ModernJeeper Stacie Albright on Relief and Recovery Duty at Camp Fire
Wildfires in the west, especially California have blown out of control – literally. The raging infernos of 2018 are beyond the capability of the fire service as it exists today. The fuels are too dry; too many people live in the wildland that need their homes protected; there are too few resources to go around when hundreds of thousands of acres are involved; and the radical environmental groups have pressured politics to the point where we can no longer manage our forests and wildlands to prevent wildfires.
Be that as it may, wildfires are also causing evacuations like never before. ModernJeeper Stacie Albright decided to jump in the middle of the evacuations and help people with relief, shelter and recovery.
As of November 2018, the Camp Fire is the deadliest and most destructive wildfire in California history. Named after the origin, Camp Creek Road, this inferno has destroyed 12,000 structures, homes and apartments. Displaced residents are fleeing the area looking for help, relief, food, places to stay, and someone who cares.
Churches, fairgrounds, town-halls, and community centers become evacuation sites, relief locations, and donation drop off places. But guess what? Someone has to organize all these relief centers and drop-off locations. Clothes, shoes, coats, food, water and more started arriving in Yuba City and Oroville nearly immediately after the Camp Fire took off. Hundreds of truck and car loads of donations!
To the rescue — Stacie Albright, ModernJeeper and land use advocate and dozens of like-minded citizens wanting to help are showing up at relief centers. Stacie hooked up her vintage Terry trailer to her 1988 Jeep Grand Wagoneer and headed north to help.
First of all, she will be the first to tell you that you should know where you’re headed before you try to drive into a fire area. It’s best if you have a club or group or organization you are reporting to duty for as a volunteer. Online resources and Facebook are a wealth of info on what YOU can do to help. Try to get a heads up of what you can do to help and where you should report BEFORE to head out!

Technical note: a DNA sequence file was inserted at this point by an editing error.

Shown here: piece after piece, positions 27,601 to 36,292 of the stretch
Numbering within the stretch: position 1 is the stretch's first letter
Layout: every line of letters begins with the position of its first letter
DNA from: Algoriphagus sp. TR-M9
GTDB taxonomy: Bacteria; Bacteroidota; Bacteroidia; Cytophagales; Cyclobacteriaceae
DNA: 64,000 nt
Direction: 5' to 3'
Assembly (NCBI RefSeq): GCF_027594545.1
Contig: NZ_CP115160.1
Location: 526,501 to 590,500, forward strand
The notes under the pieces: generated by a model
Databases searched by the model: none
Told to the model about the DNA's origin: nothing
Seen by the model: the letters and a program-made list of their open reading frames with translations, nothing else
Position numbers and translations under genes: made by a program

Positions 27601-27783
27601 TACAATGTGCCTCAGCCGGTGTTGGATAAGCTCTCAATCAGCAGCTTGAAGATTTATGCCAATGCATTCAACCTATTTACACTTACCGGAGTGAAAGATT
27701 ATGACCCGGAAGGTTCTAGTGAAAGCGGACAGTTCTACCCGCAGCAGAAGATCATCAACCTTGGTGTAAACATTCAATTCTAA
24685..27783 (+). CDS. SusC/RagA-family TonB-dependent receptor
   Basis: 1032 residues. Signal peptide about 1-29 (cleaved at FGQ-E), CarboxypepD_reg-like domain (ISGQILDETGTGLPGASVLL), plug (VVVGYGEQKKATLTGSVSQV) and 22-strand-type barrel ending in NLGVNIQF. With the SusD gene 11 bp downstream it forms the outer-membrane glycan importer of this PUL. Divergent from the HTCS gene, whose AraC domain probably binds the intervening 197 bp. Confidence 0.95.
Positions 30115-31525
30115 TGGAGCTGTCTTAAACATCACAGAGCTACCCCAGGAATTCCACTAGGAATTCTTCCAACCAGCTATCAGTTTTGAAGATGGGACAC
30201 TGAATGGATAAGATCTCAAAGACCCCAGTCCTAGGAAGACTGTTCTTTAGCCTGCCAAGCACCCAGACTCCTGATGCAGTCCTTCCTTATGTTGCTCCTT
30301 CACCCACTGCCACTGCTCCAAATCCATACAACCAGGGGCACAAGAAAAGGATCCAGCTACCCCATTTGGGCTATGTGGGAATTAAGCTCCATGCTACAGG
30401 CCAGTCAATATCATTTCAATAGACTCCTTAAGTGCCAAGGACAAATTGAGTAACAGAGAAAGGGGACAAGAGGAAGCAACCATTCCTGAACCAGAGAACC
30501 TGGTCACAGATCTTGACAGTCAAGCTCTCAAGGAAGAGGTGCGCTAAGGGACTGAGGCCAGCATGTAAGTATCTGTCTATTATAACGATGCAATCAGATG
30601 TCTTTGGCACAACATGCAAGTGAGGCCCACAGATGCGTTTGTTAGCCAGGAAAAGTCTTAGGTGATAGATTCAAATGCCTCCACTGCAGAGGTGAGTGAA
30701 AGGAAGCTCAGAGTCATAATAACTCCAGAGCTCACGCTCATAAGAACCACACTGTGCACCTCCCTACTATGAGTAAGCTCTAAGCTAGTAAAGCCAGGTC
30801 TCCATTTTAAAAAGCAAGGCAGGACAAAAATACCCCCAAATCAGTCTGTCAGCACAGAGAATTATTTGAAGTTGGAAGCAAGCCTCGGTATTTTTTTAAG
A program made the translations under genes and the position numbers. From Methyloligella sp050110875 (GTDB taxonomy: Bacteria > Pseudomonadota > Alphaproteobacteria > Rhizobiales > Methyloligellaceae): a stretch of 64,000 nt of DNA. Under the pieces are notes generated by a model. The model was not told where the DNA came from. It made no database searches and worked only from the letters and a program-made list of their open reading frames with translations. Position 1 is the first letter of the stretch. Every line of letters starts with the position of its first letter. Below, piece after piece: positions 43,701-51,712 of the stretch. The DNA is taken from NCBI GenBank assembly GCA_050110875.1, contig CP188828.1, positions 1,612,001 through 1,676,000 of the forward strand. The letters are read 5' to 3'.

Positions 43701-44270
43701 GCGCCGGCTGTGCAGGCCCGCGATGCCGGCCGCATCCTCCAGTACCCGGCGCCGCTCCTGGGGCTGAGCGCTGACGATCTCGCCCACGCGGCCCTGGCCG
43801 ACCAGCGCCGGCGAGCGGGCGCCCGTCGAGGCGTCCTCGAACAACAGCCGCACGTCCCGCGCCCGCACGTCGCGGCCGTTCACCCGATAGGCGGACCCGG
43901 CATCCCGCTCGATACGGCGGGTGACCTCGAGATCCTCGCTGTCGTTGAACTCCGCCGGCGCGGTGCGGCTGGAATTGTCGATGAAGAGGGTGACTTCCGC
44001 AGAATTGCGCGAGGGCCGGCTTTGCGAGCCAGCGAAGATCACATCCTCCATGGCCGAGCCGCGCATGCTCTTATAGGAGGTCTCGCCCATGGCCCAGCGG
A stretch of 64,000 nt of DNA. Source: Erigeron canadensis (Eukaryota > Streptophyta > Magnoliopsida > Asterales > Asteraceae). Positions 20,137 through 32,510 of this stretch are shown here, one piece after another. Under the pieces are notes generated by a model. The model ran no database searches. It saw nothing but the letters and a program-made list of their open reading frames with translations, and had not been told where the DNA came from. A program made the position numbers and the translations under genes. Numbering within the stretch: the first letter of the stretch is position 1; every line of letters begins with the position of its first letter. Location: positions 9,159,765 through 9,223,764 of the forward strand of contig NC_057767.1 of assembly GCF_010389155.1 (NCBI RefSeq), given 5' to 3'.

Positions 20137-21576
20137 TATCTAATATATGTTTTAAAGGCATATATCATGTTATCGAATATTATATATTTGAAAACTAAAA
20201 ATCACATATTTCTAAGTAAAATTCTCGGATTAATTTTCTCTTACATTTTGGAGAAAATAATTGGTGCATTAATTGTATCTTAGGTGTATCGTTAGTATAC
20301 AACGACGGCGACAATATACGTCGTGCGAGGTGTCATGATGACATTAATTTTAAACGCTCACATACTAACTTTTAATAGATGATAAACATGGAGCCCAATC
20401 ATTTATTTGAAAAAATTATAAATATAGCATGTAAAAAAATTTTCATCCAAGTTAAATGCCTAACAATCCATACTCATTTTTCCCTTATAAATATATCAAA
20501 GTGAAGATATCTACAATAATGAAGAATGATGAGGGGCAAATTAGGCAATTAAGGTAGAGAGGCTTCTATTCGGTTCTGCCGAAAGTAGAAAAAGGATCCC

The job of a volunteer in a relief center is multi-tasking: Sorting, organizing, being a parking lot attendant, finding places to pile and store stuff; answering thousands of questions from evacuees; helping people find their pets; labeling piles of clothes and sizes; and more.
Here is how Stacie described the experience:
“Since this is the second fire relief effort that I have worked at a fire relief center (Butte Fire 2015), I have a background in organizing volunteers and getting stuff done where it needs be. I am happy to jump in and get my hands dirty, drive people to and from wherever they need to go or simply just listen as the evacuees are often stunned beyond belief. I give out a lot of free hugs as well and I hope they come away from talking to me feeling a little better about their situation and know that there will be help out there for them.
As the week progressed so did the donations, the generous outpouring has been amazing to say the least. But with donations comes the overwhelming task going through all of it and finding a place to put it. We will be preparing for rain (hopefully) so that means finding a dry spot for all the stuff outside which will be difficult as there is so much on the ground like hay, mounds of dog and cat bedding, food etc etc.
As mentioned before, please try and contact the food bank, church, fairground office or wherever you plan on going to make sure they need what you are bringing as chances are it is already there and just needs to get to the right place. Also ask if they need more warm bodies to come up and help as the volunteers come and go and fade out. Me? I’m jumping in!”
The entire team at ModernJeeper salutes all the volunteers helping the victims of wildfires, as well as our police, emergency and fire responders!
Pics of one of the Camp Fire relief centers.
Thank you Stacie and all the volunteers helping people recover from this devastating wildfire.